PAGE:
A web tool known as Wolfram Alpha, which will be available to the public from May of this year, could cause a major upheaval in the way search engines operate and in the way computers interpret data.
The British-born physicist Stephen Wolfram is in the process of finishing his development of Wolfram Alpha, which siliconrepublic.com first reported on in March.
Wolfram Alpha is a free computational knowledge engine that aims to answer questions directly, rather than display webpages in response to a query — the way search engines like Google operate.
According to Wolfram, his new search engine development will be a “new paradigm for using computers and the web”.
In effect, a computational knowledge engine means that you can ask the web factual questions and it will compute answers for you.
Unlike Google or Yahoo!, which will display realms of pages in relation to a search-engine query, Wolfram Alpha will actually compute answers to a wide range of questions.
Speaking at a demonstration of Wolfram Alpha at Harvard University’s Berkman Center for Internet and Society on Tuesday, Wolfram said: "Our goal is to make expert knowledge accessible to anyone, anywhere, anytime.
"Like interacting with an expert, it will understand what you’re talking about, do the computation, and then present you with the results.”
Wolfram Alpha will operate by taking raw data from public and licensed databases, plus live feeds.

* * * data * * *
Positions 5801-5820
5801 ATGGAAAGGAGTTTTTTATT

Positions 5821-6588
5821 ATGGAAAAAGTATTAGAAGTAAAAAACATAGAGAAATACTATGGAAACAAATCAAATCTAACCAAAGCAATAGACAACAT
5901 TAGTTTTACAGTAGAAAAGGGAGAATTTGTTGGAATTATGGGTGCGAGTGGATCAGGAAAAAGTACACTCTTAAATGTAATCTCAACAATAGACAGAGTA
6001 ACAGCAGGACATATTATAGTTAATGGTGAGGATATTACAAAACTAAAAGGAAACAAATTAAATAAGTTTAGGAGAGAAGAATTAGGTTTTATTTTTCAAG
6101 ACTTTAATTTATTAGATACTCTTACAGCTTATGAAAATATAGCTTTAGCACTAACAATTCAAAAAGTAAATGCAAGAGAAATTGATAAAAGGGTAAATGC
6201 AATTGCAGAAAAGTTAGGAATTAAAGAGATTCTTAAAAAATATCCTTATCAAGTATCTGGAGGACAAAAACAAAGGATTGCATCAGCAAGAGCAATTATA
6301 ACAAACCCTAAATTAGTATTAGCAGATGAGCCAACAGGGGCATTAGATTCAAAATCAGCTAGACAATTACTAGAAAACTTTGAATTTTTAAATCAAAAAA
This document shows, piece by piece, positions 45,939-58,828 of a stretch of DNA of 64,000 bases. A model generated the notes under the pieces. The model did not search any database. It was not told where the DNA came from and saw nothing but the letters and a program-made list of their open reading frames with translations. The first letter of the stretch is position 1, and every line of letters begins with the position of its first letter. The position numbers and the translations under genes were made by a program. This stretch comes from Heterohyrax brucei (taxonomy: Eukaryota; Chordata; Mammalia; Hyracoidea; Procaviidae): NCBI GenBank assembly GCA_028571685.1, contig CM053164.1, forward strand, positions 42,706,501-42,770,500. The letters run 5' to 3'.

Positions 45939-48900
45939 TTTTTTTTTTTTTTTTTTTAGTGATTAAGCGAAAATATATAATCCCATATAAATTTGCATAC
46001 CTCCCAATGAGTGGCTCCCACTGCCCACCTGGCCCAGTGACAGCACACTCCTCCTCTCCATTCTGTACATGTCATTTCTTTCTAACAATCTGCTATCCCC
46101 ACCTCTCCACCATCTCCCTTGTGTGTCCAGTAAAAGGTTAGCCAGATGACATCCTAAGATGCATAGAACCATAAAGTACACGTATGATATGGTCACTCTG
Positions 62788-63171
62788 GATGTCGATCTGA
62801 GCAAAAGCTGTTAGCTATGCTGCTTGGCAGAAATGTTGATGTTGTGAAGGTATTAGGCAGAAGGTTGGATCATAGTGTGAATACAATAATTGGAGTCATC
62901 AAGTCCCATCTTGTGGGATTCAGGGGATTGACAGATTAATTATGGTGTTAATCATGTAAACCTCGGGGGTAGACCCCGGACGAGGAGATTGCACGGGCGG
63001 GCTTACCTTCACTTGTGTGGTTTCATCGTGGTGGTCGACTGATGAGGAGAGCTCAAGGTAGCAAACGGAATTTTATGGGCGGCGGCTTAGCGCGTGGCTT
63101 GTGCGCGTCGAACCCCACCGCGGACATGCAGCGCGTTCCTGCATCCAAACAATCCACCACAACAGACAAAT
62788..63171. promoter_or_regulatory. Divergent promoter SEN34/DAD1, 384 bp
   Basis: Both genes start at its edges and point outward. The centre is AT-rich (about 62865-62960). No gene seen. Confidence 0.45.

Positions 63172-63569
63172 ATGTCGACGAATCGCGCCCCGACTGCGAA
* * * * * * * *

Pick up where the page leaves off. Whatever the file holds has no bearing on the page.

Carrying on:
People will also be solve complex mathematical equations, plot scientific figures or chart natural events. Much of the data will be scientific, but Wolfram Alpha will also have data on various areas, including technology, geography, business, the weather and the physical sciences.
Its language interface will also facilitate variations in how users pose their questions, ie via the use of abbreviations.
In his blog in March 2009, Wolfram stated: “I wasn’t at all sure it was going to work. But I’m happy to say that with a mixture of many clever algorithms and heuristics, lots of linguistic discovery and linguistic curation, and what probably amounts to some serious theoretical breakthroughs, we’re actually managing to make it work.
“It’s going to be a website with one simple input field that gives access to a huge system, with trillions of pieces of curated data and millions of lines of algorithms.
“We’re all working very hard right now to get Wolfram|Alpha ready to go live,” he concluded.
Wolfram’s own blog makes for pretty interesting reading. The Quest for Computable Knowledge — A Short Timeline is one to check out.
But what about questions that do not have any definite answers, such as in the area of philosophy, and how will Wolfram Alpha process them? We await its arrival with anticipation …
By Carmel Doyle